The World Affairs Council event, The Internet of Things: Global Implications of Merging the Physical and Digital Worlds, was hosted by Cadence last week. One thing I can tell you is that Cadence sure does know how to throw a party! They had me at free food and beer but the topic was also of great interest since my next project will involve IoT, absolutely.
More than nine billion devices around the world are currently connected to the Internet, including computers and smartphones. That number is expected to increase dramatically within the next decade, with estimates ranging from quintupling to 50 billion devices to reaching one trillion. Please join us for a discussion of how the Internet of Things will impact the way we live, the way business is done and how resources are consumed. Important to the discussion will be the challenges ahead when merging the physical and digital worlds and the implications for privacy and security around the world.
The content speakers were from eBay, ARM, and Cisco. There was also a lawyer from GE and the moderator was the Director of Privacy, Center for Internet and Society, Stanford Law School. After introductions and brief statements there was a Q&A which focused primarily on privacy and big data. There were several professional journalists attending so I will leave the reporting to them and share my personal thoughts here.
Generally I sit at the back so I can see what other people are doing. I’m a fan of sociology and feel there is a lot to learn by observing behavior at these events. Content and interaction is always important but lately I look at the age of people and how they use mobile devices. In that regard this event was a treasure trove of information.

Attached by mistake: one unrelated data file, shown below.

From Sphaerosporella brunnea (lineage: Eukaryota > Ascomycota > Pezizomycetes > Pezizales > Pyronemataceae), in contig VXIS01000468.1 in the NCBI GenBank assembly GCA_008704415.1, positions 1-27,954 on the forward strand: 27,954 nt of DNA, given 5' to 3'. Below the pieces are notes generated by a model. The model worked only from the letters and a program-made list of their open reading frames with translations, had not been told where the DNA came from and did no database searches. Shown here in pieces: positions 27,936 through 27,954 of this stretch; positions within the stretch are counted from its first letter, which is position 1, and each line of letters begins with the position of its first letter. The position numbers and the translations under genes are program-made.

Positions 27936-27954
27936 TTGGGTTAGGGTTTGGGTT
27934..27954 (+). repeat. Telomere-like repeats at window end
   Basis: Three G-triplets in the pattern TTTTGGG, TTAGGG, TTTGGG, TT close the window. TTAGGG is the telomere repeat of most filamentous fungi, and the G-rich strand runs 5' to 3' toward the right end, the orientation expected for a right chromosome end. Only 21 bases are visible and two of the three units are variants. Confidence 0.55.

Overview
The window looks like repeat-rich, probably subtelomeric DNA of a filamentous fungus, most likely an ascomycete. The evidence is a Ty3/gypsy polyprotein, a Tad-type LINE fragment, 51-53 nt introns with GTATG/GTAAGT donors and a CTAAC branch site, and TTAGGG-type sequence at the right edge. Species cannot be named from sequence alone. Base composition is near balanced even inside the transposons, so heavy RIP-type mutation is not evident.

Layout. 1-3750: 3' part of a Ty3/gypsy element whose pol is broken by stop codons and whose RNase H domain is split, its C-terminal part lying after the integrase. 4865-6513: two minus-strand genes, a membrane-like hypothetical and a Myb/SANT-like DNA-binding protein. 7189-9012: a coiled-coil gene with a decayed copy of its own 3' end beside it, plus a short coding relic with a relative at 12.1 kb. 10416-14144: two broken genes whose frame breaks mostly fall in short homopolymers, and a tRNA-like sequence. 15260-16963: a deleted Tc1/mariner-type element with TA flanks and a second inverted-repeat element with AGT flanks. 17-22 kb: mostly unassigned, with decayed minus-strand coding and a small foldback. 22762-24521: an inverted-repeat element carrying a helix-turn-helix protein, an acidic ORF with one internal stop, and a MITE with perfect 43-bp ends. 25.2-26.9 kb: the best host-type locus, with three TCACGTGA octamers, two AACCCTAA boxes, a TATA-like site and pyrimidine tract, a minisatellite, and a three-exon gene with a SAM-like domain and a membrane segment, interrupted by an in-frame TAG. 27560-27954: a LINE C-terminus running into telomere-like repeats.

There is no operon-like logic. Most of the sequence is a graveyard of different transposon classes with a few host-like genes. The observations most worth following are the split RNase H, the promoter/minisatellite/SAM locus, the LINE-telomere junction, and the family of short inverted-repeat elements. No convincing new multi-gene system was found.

Looking at the audience of 100 or so semiconductor professionals I saw one laptop open, a handful of tablets, and the rest were smartphones. In the one hour session just about EVERBODY checked their phone at least once with quite a few people on them throughout the session including the guy next to me typing furiously on his Blackberry. Several phones rang during the conference and some people answered while walking out to finish what must have been an important conversation. That is the “always-on culture”, absolutely. My guess at the average age of the audience is 50ish so I’m just above average.
Internet privacy discussions don’t really interest me. We gave up our privacy when the internet came into our homes so who are we kidding here? I remember when E-commerce first started, enlightened people jumped on board with full force while others hid their ignorance behind security and privacy issues. “It’s not safe to put your credit cards on the internet.” they said. “It’s safer than giving your credit card to a complete stranger at a diner.” I said. I remember picking up cordless phone conversations on our baby monitor. Do they even sell phones with cords anymore?
In 1999, Sun Microsystems’ then-CEO Scott McNealy infamously declared, “You have zero privacy anyway. Get over it.”
In 2009 Googles’ then CEO Eric Schmidt infamously declared,“If you have something that you don’t want anyone to know, maybe you shouldn’t be doing it in the first place.”
If you want privacy stay off of the internet, simple as that. And don’t leave the house because there are cameras everywhere recording your every move. Don’t drive a late model car either or use a wireless router or anything bluetooth. In watching my four kids (who are now adults) communicate, privacy is not an issue as they are part of the always-on-oversharing-generation.
Bottom line: Privacy is an old person problem, one that will negatively affect your quality of life so get over it. Definitely be “privacy aware” but keep the paranoia to a minimum and enjoy the technology that is changing the world, just my opinion of course.
In regards to the Internet of Things or Internet Everywhere or Internet in our Underwear there is no stopping it so you might as well monetize it and enjoy the ride. How about this, let’s make the amount of data available from IoT so BIG that it is impossible to do anything with it. That’s our only hope for privacy.
The next live seminar that has caught my interest is “Strategies for Next Generation Semiconductor IP Management” at the Computer Museum in Mountain View, CA. They had me at Computer Museum, I love that place!
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